Will you know what to do when a loved one passes away in hospital? Your mind will be flooded with emotions and grief – hardly a time for logical, rational thought. In amongst all the machines, the medical staff, the other patients and your distraught family members you will soon have to make some important decisions. We have written this guide to prepare you and to assist you and your family if you find yourself in this difficult situation.
Appointing a Funeral Undertaker
Once the medical staff have declared the time of death you will soon be asked to appoint a Funeral Undertaker to remove your loved one and to take their body to a private mortuary. Very few private hospitals have facilities to store a body when a person passes away in their care and so they will need you to call an undertaker as soon as possible. Hospitals generally have business cards and brochures for several local funeral undertakers, but you should not feel pressured to take the first option(s) presented to you. Do your own online research. Ask family and friends for recommendations. A rushed decision may result in later regrets if the funeral is not handled with appropriate care, compassion and dignity or does not respect the unique life story of your loved one.
You may remain at the hospital bedside until the undertaker’s staff arrive or you may choose to go home once you have said your final goodbyes. There is no right or wrong decision and you should not feel rushed or pressured to leave. Nominate a family member to be the contact for the funeral director to call in due course.
Deciding on burial or cremation
You will be asked by the nurse, the doctor or the undertaker’s staff to indicate whether a cremation is to take place. If so, the attending doctor will be required to complete additional documentation for the crematorium. The undertaker will provide the required documents for the doctor to complete.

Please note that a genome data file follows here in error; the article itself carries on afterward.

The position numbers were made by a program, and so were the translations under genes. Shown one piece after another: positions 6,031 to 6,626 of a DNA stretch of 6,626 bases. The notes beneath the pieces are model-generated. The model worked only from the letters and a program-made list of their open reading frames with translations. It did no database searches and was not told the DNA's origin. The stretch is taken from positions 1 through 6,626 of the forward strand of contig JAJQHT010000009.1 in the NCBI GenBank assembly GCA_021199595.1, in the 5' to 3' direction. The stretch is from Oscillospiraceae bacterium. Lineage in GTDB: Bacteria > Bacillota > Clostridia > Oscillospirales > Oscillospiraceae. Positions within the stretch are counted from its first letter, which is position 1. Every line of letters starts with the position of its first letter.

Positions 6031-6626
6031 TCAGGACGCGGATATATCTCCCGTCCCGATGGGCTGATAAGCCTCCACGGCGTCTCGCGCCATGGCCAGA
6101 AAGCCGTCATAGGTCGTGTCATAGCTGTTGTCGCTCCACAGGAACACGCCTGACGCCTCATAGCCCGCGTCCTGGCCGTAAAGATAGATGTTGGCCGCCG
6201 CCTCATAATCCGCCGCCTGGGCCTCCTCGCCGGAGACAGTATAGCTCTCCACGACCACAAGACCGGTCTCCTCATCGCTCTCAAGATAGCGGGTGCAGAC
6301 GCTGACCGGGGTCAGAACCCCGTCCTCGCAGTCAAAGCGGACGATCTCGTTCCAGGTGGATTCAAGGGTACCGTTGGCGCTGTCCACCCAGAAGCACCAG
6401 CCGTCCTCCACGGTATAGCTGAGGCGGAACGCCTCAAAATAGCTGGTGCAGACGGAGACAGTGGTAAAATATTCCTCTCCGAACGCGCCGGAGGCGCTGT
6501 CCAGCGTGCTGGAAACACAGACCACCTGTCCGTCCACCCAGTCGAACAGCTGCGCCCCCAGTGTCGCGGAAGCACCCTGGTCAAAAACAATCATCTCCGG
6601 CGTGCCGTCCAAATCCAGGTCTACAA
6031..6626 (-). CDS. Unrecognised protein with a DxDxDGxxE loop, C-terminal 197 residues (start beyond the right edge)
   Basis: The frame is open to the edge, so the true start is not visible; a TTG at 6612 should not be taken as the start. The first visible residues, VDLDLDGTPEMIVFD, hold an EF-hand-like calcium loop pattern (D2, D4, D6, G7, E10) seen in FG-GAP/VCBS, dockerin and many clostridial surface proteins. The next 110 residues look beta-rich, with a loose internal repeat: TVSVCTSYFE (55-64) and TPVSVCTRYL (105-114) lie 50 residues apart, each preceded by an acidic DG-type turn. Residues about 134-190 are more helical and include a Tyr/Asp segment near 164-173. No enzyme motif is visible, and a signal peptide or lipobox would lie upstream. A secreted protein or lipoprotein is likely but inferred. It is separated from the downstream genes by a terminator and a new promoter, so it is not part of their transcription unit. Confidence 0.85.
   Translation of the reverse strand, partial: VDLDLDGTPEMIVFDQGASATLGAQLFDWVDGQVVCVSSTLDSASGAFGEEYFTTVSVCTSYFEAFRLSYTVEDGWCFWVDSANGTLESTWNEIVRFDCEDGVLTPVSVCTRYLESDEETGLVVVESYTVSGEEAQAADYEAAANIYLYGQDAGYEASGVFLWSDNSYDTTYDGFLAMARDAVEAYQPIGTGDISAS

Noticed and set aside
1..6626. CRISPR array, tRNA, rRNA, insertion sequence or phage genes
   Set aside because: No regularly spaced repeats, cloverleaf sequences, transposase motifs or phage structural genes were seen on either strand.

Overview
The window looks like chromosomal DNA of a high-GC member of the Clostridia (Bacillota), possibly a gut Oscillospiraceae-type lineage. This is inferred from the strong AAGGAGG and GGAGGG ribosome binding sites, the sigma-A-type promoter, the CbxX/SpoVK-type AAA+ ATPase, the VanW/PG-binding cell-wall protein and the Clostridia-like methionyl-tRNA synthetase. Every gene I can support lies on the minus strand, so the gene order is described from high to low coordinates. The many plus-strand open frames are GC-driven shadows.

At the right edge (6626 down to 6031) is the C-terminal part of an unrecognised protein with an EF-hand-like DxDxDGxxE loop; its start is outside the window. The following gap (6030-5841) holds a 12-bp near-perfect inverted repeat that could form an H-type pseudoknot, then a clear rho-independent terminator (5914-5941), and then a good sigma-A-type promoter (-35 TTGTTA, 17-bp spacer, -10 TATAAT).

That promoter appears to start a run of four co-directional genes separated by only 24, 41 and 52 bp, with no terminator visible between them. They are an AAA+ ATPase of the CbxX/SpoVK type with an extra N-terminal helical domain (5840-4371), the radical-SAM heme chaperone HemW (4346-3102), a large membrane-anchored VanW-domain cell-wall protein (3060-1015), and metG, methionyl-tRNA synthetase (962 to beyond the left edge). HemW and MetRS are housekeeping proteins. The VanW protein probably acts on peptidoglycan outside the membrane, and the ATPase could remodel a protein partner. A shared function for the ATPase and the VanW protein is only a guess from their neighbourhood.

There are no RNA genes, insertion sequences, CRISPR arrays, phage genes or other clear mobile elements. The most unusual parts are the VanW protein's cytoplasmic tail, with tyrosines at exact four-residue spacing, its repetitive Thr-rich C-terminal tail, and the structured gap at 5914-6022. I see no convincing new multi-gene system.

The hospital staff / Funeral Undertaker will arrange the completion of a DHA1663 (Notice of Death), the original of which will be handed in due course to the Funeral Undertaker (along with the cremation documents if cremation has been specified). In most instances the Funeral Undertaker will hand in the original DHA1663 when registering the death at Home Affairs on your family’s behalf. Your Funeral Undertaker will provide you with copies of the DHA1663 along with the official original Death Certificate issued by the Department of Home Affairs.
Caring for family and friends
Take care of immediate family and friends who may be extremely emotional and upset. Your and their safety and wellbeing are the most important factor at this time. Try to get some rest before worrying about the funeral or other requirements and before making any big decisions. Let close friends and family know of the passing of your loved one.
Scheduling time to discuss funeral arrangements
When you are ready, schedule a time to meet a representative of the Funeral Undertaker to discuss the funeral arrangements and the options available to you. Do not feel pressurised into making big decisions. You have time to consider all options and to consult family and friends before committing to any specific ceremony and related aspects. Your Funeral Undertaker will take care of all necessary administration on your behalf.
Do not hesitate to contact your nearest branch office of Sonja Smith Elite Funeral Group if you require assistance or advice. Contact details are on our website www.sonjasmith-funerals.co.za . You may also call our emergency line which is available 24/7 on 079 895 4414.
We hope that you have found this guide to be helpful. Please feel free to comment below.